#3 – Ankle pain.   

For ankle pain, and similar to foot pain, the calf muscle may be responsible for such pain.  Thus, you should also target the calf region for treatment. There may also be times that the little knots or trigger points have contracted so tightly that these areas have forgotten how to relax [4]. Hence, if you have ankles that are painful or feel weak, you may have overlooked a specific source of this pain.  This may also be the reason why the particular pain that is being experienced never seems to dissipate or cease.  The pain usually only vanishes when the trigger point has been released through treatment or if the knotted muscles suddenly or gradually begin to release without treatment.  Sometimes, these knotted muscles and fibres at the trigger location contract and release without any apparent pattern.  The heel may also be triggered by muscle knots similar to those that trigger pain in the ankles.


#4 – Elbow Pain. 

Many different types of athletes or people may experience elbow pain, particularly athletes or people who participate in activities that affect the muscles around the elbow.  People who use their arms a lot may continually feel pain at the elbow but wonder why the pain never seems to go away.  Thus, there have been common terms such as golfer’s elbows or tennis elbows which refer to the tendency to experience pain in this part of the body during highly repetitive activities such as golf or playing tennis.  Muscles in the arm including the extensor carpi radialis and the supinator can become trigger points for pain the in elbow or arm and this type of pain could be treated by using the knuckles of opposite arm’s fist to massage the arm muscles.

#5 – Knee pain. 

Trigger points for pain in the knee can include the quadriceps.  The quadriceps connects the top portion of the pelvis and tilts the pelvis forward while shifting back the buttocks. The quadriceps or rectus femoris has been associated with referral knee pain.  There can also be trigger points in the thigh and hips.  However, during treatment for trigger point problems, massage therapists may first seek any associated trigger points that relate to the rectus femoris and such triggers may be situated just above the knee.  Thus, when people who are experiencing knee or any other type of referral pain try to massage the actual area where pain is being felt, they may get no relief because the trigger for the pain is elsewhere.  Hence, locate the trigger and ease the pain.  Sometimes, the pains that are initially thought to be associated with ligaments around the knee are actually trigger point referral pain.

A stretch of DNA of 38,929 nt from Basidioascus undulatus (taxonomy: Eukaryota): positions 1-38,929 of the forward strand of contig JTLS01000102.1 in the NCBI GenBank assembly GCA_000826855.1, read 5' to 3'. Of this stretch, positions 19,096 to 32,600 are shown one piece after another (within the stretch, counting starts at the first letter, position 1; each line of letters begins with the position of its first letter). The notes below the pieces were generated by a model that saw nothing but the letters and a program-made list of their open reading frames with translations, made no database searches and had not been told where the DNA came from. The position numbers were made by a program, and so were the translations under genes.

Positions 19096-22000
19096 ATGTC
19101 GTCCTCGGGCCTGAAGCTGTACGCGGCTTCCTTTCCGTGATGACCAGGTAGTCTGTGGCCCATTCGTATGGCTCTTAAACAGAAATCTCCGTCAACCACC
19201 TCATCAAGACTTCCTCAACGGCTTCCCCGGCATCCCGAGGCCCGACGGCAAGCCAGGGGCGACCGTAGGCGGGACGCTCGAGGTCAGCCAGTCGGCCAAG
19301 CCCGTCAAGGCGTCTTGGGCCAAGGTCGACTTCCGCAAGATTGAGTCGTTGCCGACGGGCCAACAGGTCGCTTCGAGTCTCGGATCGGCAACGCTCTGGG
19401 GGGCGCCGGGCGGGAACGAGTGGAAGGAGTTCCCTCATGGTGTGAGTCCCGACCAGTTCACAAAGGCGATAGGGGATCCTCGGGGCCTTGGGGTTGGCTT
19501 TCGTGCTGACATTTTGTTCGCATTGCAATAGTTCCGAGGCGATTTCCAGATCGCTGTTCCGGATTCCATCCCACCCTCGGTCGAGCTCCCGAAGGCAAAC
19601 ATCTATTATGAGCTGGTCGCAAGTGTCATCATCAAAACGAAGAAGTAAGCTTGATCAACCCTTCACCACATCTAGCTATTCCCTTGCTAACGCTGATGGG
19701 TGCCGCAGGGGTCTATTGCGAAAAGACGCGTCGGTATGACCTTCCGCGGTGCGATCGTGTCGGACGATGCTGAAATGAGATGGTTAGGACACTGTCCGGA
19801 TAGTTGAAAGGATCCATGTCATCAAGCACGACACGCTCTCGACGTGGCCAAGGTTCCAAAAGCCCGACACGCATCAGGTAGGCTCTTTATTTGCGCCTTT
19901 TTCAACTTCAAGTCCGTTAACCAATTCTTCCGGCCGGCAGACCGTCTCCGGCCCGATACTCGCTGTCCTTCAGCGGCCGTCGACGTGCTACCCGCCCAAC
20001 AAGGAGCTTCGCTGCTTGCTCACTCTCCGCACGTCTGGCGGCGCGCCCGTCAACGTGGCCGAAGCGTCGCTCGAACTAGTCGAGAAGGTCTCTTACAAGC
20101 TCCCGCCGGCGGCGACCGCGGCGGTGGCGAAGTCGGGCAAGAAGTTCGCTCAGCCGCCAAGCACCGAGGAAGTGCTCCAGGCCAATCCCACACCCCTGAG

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#6 – Shoulder and Arm Pain.  

This may be caused by trigger points in the neck.  There are muscles in the neck including the supraspinatus, scalene and infraspinatus that could get bruised or become sore and these muscles then trigger pain.  When the muscles around the arm or shoulder experience palpitation or some significant movement, it can channel the sensation of pain.  Pain that could occur in the shoulder and arm area include back-of-shoulder pain, front-of-shoulder pain, upper thoracic back pain, mid-thoracic back pain, front-of-arm pain and back-of-arm pain and there are also various trigger points that could be associated with each of these painful areas [5].

While trigger points may exist in one part of the body, the pain that could be triggered by these trigger points could occur elsewhere in the body.  The trigger points could also be painful when touched or moved.  However, ordinarily, these trigger points may exist quietly and not provide any indication of existence.  Due to the referral nature of the occurring pain, it can then be quite difficult to identify the trigger point unless you understand where such triggers may be.  However, this is a key step in finding relief from trigger point pain.  There are different ways to ease pain caused by trigger points including massages and using the hands, elbows, knees and feet as massage tools or by using an appropriate massage ball to create firmer connectivity between the aching muscles and the other surface which could be a hand or a wall.

If you want to learn more about how to deal with these common pains and their triggers then check out Trigger Point Solution here:

Trigger Point

Rick Kaselj, MS